Thomas Hood

Horace Smith, in "A Graybeard's Gossip about his Literary Acquaintance" New Monthly Magazine 82 (March 1848) 337-38.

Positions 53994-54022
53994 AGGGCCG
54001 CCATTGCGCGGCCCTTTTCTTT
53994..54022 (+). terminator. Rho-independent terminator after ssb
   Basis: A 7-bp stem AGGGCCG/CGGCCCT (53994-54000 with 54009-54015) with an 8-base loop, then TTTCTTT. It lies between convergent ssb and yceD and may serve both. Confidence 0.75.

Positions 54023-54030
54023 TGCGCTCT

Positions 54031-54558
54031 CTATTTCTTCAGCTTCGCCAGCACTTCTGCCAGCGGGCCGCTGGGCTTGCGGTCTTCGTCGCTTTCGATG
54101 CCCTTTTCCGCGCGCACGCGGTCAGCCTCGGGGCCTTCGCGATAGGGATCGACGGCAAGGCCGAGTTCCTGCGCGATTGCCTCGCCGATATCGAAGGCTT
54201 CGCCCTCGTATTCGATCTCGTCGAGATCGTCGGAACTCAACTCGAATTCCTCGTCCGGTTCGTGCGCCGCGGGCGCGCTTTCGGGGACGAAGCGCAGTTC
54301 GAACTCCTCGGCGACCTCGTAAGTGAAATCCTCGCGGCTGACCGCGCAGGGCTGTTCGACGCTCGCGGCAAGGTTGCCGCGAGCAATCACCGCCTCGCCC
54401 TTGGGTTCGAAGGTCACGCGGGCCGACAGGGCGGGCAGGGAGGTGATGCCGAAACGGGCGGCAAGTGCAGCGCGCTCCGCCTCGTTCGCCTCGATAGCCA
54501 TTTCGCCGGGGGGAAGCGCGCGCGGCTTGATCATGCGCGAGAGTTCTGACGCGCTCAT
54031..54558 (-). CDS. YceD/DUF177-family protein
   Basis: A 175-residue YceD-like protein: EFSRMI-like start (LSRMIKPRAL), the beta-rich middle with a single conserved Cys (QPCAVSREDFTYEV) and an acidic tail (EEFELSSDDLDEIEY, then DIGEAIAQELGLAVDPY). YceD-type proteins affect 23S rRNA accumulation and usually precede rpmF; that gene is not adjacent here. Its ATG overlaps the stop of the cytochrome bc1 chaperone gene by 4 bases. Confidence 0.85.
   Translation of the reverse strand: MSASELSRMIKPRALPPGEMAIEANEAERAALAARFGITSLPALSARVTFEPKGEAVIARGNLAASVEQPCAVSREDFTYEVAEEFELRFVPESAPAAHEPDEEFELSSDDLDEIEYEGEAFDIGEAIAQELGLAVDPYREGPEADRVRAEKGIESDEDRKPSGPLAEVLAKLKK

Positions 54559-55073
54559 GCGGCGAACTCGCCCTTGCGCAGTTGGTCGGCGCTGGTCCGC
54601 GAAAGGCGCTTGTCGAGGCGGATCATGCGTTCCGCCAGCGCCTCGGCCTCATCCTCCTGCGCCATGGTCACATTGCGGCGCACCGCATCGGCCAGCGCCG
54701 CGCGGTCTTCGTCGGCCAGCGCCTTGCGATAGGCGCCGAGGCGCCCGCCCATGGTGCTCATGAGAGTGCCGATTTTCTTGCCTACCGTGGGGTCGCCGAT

To Thomas Hood, whose friendship I long enjoyed, and who is specially entitled to a niche in this Magazine, since he was its editor during several years, I must devote a brief notice, were it only to record my respect for his memory, and my regret that he should have been snatched away from us in the prime of life. His father, a bookseller in London, had intended him for an engraver, a drudgery which was soon abandoned for the more pleasant occupation of illustrating his own Whims and Oddities, Comic Annuals, and similar productions, the popularity of which seemed fully to justify the choice he had made, though his permanent reputation will, probably, be based on the much superior merit of his serious poems, most of which are truly admirable. Unprepossessing in appearance, sickly, shy, and deaf, poor Hood was not much calculated to win favour from those who prefer social brilliance to the sterling qualities of the head and heart; but none could know him intimately without respecting his virtues and admiring his talents. Not hearing all that was said in conversation, he pounced upon the sounds that did reach his ear, and endeavoured to turn them to comic account. Hence his incurable addiction to punning and word-catching, a colloquial propensity which extended itself to his writings.... This name is to be added to the long list of authors who, after living in strict economy, and sending forth works that the world has received with acclamation, have helped to enrich their publishers without benefiting themselves. Mr. Hood left his family in such destitute circumstances that a subscription was raised for their immediate relief. His widow has since been placed on the pension-list for a trifling annuity.